It is critical to remember that cost savings are not without a limitation. For a start, cutting jobs has implications on service delivery and the burden left on the shoulders of the remaining employees. In addition, empirical evidence going as far back as (Neil Baily, Bartelsman, & Haltiwanger (1994) has consistently shown that layoffs resulted in an overall reduction in the productivity of the organizations. It hurts employee morality, retention rates, job security, motivation and other workplace hygiene factors, to the detriment of performance. Effectively, long-term reliance on outsourcing key management consultancy services will have the effect of rendering the public service unattractive for the best talents. The effects on the existent and future labour forces would also be negative. These factors would further impact on the productivity and efficiency of the entity. Similarly, redundancy burdens the society with more unemployed human capital, losses of income and wealth. To the society, the value gained from outsourcing highly specialized managerial functions may be countered by the losses in efficiency due to the unemployment of human capital. If for instance the MoD lets the 60,000 personnel go in favor of outsourcing, in the short run, the society will be saddled with 60,000 unemployed people and families, some of whom may end on unemployment support. Similarly, the benefits of management consultancy must include the wider social benefits as against simply the accounting costs. Criticisms such as Hari (2010) ignore the wider benefit and costs of management consultancies, by merely focussing on the accounting costs and benefits of consultancies.
The sustainability of the public sector’s reliance on management consultancies into the long remains questionable, not least because the possibility of a permanent reliance on outside providers of critical services would prove difficult. The capability of the public sector to create and appraise deliverables for management consultancies is heavily limited by both the absence of information as well as the very nature of the services offered by management consultancies (ACCA, 2010; Dillon, 2005). The consequence of this is a complete breakdown in brief specification and performance appraisal, which will in turn sink the public sector into further inefficiencies. According to Dillon (2005), the presupposition that management consultancies will work to the highest standards is both false and unverifiable. Management consultants offer intellectually intangible knowledge services as well as objectivity, which cannot be confidently anticipated by the purchasers for the purposes of setting and appraising performance. The quality is impossible to assure and thus to create a permanent reliance on the external management consultancies would create a moral hazard on the part of the consultancies, which will in turn hurt quality and efficiency. In a study by Dillon (2005), which involved local authorities in New Zealand, a robust set of five process-related dimensions performance as well as the associated scales was developed, but they are all highly subjective to ensure that local authorities apply them uniformly.
The potential of a moral hazard is not only potent, but already exists (Hari, 2010; Christensen, 2005; ACCA, 2010). According to a study by Christensen (2005), consulting firms working with public sector bodies did rely on illusive cases to make the case for the adoption of their services. The zealous belief that aligning the public sector accounting with the private sector would have contributed to a gain by the former. This study focussed on the pioneer adoption of accrual accounting for the public sector and the activities by management consulting firms in inducing the public sector to adopt the change. While it is true that a measure of competition among different management consultancies and strict industry practice codes may help guard against exploitative practices by the industry, the risk remains significant (Christensen, 2005; ACCA, 2010).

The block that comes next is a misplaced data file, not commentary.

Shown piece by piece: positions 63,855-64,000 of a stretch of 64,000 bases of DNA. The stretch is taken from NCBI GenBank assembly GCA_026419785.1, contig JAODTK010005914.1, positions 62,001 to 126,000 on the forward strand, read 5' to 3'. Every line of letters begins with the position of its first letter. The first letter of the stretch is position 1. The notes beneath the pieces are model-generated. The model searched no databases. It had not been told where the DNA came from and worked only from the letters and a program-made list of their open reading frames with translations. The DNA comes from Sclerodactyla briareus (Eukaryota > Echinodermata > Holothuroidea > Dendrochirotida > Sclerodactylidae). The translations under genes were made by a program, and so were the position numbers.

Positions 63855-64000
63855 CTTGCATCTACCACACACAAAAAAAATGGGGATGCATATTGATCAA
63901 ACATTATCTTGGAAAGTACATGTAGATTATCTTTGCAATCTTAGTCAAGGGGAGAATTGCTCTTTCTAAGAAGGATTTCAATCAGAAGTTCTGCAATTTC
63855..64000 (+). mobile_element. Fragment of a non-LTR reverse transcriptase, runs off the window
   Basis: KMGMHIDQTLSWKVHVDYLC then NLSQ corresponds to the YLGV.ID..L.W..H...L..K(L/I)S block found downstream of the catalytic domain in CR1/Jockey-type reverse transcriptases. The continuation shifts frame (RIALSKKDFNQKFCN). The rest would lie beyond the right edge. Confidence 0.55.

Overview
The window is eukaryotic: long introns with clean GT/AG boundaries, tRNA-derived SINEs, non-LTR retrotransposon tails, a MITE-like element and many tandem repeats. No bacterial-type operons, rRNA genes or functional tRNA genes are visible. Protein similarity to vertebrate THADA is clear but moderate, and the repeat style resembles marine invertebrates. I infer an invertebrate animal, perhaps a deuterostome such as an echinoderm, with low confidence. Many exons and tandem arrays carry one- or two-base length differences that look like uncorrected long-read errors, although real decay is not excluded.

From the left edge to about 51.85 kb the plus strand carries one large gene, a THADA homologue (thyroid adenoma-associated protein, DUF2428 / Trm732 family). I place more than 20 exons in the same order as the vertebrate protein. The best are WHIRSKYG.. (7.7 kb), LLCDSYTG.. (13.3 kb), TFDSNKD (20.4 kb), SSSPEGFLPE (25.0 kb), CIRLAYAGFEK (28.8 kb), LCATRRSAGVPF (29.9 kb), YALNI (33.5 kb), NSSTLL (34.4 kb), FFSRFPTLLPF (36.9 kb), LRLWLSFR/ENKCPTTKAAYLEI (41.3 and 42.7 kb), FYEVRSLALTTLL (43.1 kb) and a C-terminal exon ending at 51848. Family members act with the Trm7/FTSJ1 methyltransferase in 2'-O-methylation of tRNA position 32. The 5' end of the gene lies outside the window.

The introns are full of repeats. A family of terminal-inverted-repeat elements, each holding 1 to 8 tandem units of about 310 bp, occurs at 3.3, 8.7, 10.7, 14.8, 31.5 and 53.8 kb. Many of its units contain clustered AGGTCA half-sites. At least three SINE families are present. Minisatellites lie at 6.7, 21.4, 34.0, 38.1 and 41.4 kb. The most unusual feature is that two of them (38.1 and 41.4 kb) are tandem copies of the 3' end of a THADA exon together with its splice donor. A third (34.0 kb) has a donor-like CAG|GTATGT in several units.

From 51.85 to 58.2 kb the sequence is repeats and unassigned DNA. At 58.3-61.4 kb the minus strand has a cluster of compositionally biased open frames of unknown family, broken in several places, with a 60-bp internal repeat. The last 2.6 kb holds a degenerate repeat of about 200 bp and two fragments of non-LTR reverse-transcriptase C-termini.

There are also other barriers that prevent management consultancies from providing a net benefit in the public sector. ACCA (2010) argues that the complementarity of the public sector expertise and the management consultancy expertise determine the effectiveness of consultancy engagements. Poor quality consultant-client relationship or capacity mismatch is detrimental to the quality, the possibility that is worsened by the situation of dominant consultants and vulnerable clients that may occur when the public sector enters into new phases of development. For instance, if the MoD constantly outsources highly specialised services to management consultancies, in the event of a major managerial or technological breakthrough/change, the Ministry would become entirely dependent on the consultants. This opens up opportunities for exploitative monopolies. Effectively, management consultancies cannot only add value to the public sector for as long as the public sector players hold the purse strings and control the service providers. Other barriers included the potential of cultural conflicts between the client and the consulting firm. The military does have a strict and unique culture, which many external management consultancies will struggle understanding. A proliferation of consultancies in public sectors m in which they lack a true appreciation of the complex cultures and practices will prove to the detriment of the effectiveness of any consultancy engagement.
Management consultancies offer an objective and expert approach to the development of specialist skills within an organization and/or strategies to achieve both effectiveness and efficiency. While it is relatively easy to define and assess the value, create in the private sector, the public sector presents challenges, not only in the definition and in measurement of value, but perhaps most importantly, because the business environment is different. This paper has demonstrated that management consultancy firms have, and may continue providing value for the public sector, especially by filling the gaps in expertise that may exist in the public sector. This value cannot only be assured through a careful management of the client-consultant relationship, definition and appraisal of clear deliverables and the exhaustion of in-house alternatives. However, the value created need to be assessed in the context of the overall social benefit and costs (including unemployment), especially in cases where outsourcing translates into layoffs. Further, it is evident that a permanent reliance on external management consultancies will not only cripple the ability of the public sector to attract and keep the best talents, but may also lead to the emergence of exploitative quasi monopolies that would be detrimental to the public interest (Christensen, 2005; Dillon, 2005).